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On direct aeroacoustics calculations of the vocal tract
KTH, School of Engineering Sciences (SCI), Mechanics.
KTH, School of Engineering Sciences (SCI), Mechanics.ORCID iD: 0000-0002-2906-9306
KTH, School of Engineering Sciences (SCI), Mechanics.ORCID iD: 0000-0001-7330-6965
2019 (English)In: Direct and Large-Eddy Simulation XI, ERCOFTAC Series, 2019, Vol. 25Conference paper, Published paper (Refereed)
Abstract [en]

Voice production and the verbal expression through speech are crucial components of human communication. The human voice is not just conveying information directly through words, but also indirectly as paralinguistic information such as the speaker's emotional state through tonality.

As such, voice is generated through a two-part process: First, a source signal is produced by the vocal folds that are pulsating the lung pressure and volumetric flow rate in a particular frequency through periodic opening and closing. Second, the vocal tract causes an attenuation or amplification of this source signal at certain frequencies depending on its specific shape. The voice generation process can therefore be described by a source-filter model with the vocal folds acting as the source and the vocal tract as an acoustic filter. Thus, we are able to produce different vowels and sounds as we manipulate the vocal tract during phonation.

However, the ability to speak can be compromised due to clinical conditions affecting the opening between the vocal folds (i.e. glottis) or the vocal tract. Certain voice disorders such as partial or total vocal fold paralysis and laryngeal cancer are known to affect the source signal and its waveform considerably.

Nevertheless, the actual cause-effect relations between physiological changes in the vocal tract and the acoustic pressure in the far field are unclear. In acoustics, the far field is defined as the region away from the source, where sound pressure levels follow the inverse square law and show a decrease of approximately 6 dB for each doubling of the distance from the source.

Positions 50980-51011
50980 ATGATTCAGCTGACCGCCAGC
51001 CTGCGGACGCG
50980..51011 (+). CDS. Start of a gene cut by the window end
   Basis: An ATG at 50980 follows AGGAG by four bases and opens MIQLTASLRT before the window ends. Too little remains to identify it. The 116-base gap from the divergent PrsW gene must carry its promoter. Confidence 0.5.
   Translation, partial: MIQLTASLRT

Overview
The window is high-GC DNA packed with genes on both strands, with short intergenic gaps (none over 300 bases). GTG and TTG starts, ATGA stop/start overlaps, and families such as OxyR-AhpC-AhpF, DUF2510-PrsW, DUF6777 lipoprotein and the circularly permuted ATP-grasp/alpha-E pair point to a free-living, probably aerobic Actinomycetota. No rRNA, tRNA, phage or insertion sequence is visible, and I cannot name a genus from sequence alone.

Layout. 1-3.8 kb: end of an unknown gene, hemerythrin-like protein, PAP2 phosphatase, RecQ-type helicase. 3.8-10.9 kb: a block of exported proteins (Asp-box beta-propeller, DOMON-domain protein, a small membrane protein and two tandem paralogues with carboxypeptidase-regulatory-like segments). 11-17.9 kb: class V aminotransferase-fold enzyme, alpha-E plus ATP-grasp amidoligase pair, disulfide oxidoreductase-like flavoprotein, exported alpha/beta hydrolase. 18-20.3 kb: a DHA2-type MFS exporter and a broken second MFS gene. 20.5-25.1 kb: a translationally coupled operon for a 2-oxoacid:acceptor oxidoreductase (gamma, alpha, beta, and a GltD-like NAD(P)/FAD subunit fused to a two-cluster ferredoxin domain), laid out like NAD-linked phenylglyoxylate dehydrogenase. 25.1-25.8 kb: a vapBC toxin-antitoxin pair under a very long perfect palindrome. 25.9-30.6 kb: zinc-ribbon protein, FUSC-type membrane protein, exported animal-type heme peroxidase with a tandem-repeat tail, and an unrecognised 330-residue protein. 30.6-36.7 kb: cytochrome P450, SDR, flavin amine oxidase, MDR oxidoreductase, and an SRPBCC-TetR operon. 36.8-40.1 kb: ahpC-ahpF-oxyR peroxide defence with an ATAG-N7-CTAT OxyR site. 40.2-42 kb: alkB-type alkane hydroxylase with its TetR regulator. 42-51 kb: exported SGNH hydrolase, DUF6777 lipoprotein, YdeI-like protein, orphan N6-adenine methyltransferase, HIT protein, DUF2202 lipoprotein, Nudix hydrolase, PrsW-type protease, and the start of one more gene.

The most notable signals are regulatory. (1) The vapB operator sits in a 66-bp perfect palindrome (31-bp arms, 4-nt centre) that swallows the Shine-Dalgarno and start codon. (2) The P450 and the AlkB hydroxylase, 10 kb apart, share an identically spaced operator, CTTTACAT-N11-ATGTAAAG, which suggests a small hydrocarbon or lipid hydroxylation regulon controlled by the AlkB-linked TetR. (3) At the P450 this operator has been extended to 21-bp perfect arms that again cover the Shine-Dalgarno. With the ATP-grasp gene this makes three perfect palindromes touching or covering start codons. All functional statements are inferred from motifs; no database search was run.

An additional factor in voice production is the shedding of intraglottal vortical structures. The sound output generated by vortices becomes important in cases of incomplete glottal closure or paralysed vocal folds. In this study, the acoustic signal generated through speech is computed directly as pressure fluctuations resulting from unsteady large eddy simulations, applied to magnetic resonance imaging (MRI) data. Thus, a time-resolved solution for the acoustic pressure in the upper airways is achieved, contributing to the knowledge of cause-effect relations in phonation and opening up new therapeutic options for vocal tract and airway disorders by the use of computational fluid dynamics.

Place, publisher, year, edition, pages
2019. Vol. 25
Series
ERCOFTAC Series ; 25
National Category
Fluid Mechanics and Acoustics
Identifiers
URN: urn:nbn:se:kth:diva-240551ISBN: 978-3-030-04914-0 (print)OAI: oai:DiVA.org:kth-240551DiVA, id: diva2:1272621
Conference
the 11th workshop on Direct and Large Eddy Simulation (DLES),Pisa, Italy in May 2017
Note

QC 20190215

Available from: 2018-12-19 Created: 2018-12-19 Last updated: 2019-02-15Bibliographically approved
In thesis
1. Modelling the Production and Propagation of Sound in Individual Human Vocal Tracts
Open this publication in new window or tab >>Modelling the Production and Propagation of Sound in Individual Human Vocal Tracts
2019 (English)Doctoral thesis, comprehensive summary (Other academic)
Abstract [en]